Art Fake Secrets Revealed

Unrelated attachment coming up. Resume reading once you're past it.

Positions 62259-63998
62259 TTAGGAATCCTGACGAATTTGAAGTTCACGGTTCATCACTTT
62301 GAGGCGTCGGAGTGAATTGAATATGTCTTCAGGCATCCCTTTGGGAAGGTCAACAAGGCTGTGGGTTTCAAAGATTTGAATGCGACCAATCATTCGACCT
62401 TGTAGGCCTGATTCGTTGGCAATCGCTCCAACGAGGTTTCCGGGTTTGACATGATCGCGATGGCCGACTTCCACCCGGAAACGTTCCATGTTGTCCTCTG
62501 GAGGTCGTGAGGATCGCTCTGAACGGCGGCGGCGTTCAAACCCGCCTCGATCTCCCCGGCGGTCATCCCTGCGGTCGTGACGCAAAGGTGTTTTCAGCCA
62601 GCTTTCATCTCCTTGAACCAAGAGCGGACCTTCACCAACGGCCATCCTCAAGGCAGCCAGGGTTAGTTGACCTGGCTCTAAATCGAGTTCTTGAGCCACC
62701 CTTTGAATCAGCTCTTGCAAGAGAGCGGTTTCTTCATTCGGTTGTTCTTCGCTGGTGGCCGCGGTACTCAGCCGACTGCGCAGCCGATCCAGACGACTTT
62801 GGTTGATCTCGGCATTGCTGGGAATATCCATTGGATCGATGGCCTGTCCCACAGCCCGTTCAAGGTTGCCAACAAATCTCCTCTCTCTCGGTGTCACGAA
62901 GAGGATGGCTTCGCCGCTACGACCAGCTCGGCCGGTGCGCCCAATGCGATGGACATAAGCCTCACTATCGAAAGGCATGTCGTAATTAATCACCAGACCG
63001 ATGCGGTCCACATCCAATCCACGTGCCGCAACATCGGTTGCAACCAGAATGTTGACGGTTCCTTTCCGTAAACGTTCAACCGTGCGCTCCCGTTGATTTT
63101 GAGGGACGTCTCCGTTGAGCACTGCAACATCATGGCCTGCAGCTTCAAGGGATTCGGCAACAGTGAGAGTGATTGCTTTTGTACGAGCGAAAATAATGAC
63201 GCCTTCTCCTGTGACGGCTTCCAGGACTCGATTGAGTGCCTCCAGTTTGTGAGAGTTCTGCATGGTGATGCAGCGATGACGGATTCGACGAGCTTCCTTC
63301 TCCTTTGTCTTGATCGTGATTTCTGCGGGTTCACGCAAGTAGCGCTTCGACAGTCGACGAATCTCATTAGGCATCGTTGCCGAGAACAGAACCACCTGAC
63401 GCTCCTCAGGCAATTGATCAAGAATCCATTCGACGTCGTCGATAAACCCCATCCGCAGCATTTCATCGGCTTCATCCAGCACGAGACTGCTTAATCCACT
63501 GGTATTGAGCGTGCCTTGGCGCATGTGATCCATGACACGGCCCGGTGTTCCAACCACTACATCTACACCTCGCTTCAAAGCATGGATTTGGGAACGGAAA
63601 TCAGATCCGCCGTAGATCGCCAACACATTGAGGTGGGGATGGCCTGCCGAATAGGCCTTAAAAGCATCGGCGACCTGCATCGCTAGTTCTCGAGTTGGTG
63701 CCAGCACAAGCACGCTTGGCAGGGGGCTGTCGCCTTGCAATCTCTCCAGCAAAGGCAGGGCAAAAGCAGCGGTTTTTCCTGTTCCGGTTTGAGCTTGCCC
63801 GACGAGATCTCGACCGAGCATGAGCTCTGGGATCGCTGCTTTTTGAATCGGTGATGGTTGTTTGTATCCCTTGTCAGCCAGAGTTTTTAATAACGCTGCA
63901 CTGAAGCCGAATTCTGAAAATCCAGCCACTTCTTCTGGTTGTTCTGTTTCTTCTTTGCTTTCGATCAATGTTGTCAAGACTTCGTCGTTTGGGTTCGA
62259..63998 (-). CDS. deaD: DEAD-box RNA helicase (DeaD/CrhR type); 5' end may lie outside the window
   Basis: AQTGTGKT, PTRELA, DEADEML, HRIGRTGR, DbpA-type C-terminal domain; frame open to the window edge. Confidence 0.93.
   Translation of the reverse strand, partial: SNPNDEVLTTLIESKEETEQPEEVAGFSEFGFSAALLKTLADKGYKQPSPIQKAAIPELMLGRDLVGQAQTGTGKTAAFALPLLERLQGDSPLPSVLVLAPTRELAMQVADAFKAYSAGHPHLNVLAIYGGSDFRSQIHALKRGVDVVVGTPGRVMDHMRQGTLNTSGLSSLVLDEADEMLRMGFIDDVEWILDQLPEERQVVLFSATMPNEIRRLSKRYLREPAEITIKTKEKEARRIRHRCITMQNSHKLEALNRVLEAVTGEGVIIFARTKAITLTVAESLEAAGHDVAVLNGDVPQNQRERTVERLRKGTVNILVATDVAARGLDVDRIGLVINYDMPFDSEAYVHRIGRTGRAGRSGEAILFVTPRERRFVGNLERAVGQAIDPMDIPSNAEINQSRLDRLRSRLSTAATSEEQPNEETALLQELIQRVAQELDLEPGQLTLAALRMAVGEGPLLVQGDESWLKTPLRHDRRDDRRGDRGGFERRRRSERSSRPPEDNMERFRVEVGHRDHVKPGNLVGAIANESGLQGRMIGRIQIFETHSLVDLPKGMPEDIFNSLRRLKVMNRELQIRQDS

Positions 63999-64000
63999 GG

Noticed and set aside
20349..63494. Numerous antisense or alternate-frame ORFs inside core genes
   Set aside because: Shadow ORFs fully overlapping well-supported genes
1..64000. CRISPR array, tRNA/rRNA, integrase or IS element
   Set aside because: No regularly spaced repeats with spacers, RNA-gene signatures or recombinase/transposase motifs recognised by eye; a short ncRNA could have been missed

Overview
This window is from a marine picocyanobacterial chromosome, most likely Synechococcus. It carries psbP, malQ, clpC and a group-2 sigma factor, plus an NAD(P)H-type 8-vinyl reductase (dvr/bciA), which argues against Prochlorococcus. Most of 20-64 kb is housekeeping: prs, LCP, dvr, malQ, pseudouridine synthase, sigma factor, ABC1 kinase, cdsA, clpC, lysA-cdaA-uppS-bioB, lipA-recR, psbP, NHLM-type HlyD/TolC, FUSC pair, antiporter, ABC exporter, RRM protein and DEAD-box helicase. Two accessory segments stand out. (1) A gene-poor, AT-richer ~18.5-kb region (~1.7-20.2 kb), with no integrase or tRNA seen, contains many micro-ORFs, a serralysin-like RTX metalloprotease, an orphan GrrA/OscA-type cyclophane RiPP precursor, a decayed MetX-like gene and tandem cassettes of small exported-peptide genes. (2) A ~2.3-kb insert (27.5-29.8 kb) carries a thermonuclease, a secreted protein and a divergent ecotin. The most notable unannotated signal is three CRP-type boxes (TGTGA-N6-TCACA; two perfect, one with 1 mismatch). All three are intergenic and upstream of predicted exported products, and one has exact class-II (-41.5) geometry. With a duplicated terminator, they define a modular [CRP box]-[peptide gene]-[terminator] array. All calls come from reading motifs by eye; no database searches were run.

The Guardian reports that The National Gallery is to reveal secrets of its art fakes in a new exhibition and will reveal how the experts detect forgeries – and they're more common than you think. When the National Gallery was bequeathed an exquisite painting of the Virgin and Child with an Angel in 1924 officials must have been delighted: an early 16th-century masterpiece by Francesco Francia, the artist from Bologna, was to grace the museum's collection. Until, that is, an almost exactly similar art work turned up for auction in London in 1954. Problem: which was the original and which a copy? For a time, scholars disagreed over which work had the better claim. In 1998 it looked like the London painting had been accepted as genuine. But recent research has been carried out, and the picture examined using infrared reflectography. That technique revealed what lies beneath the paint: the underdrawing, the first thoughts of the painter as the work was planned. According to Rachel Billinge, a researcher at the gallery: "We could see little dots, indicating that the image had been 'pounced' from a cartoon, which is a perfectly good Renaissance technique. But then I looked at the hair of the angel, and saw what looked like graphite pencil marks." And that was the worst possible news. Graphite was available in only one place in the early 16th century: Cumbria. The lovely pencilled curls could not have been drawn by an Italian in the 16th century and the work could not be an original. The exhibition will focus attention on the role of the art gallery's scientific department, which has pioneered the latest techniques in infrared imaging as well as x-ray techniques, pigment analysis and dendrochronology, a technique whereby wood can be dated by examining its rings. The show will explore how such techniques revealed that one portrait, acquired in 1990, had been tampered with – given a bright-blue background using a pigment not available until the 18th century – to make it resemble a more valuable Holbein, perhaps by a an art dealer on the make. All this leaves Billinge with a healthy respect for the copyist and faker. "Sometimes the faker has gone to such lengths you can respect their techniques – much more so than the originals, churned out in a workshop by some bored apprentice," she said. Close Examination is at the National Gallery, London WC2, from 30 June to 12 September. For full source and full article click the Headline. Irish Art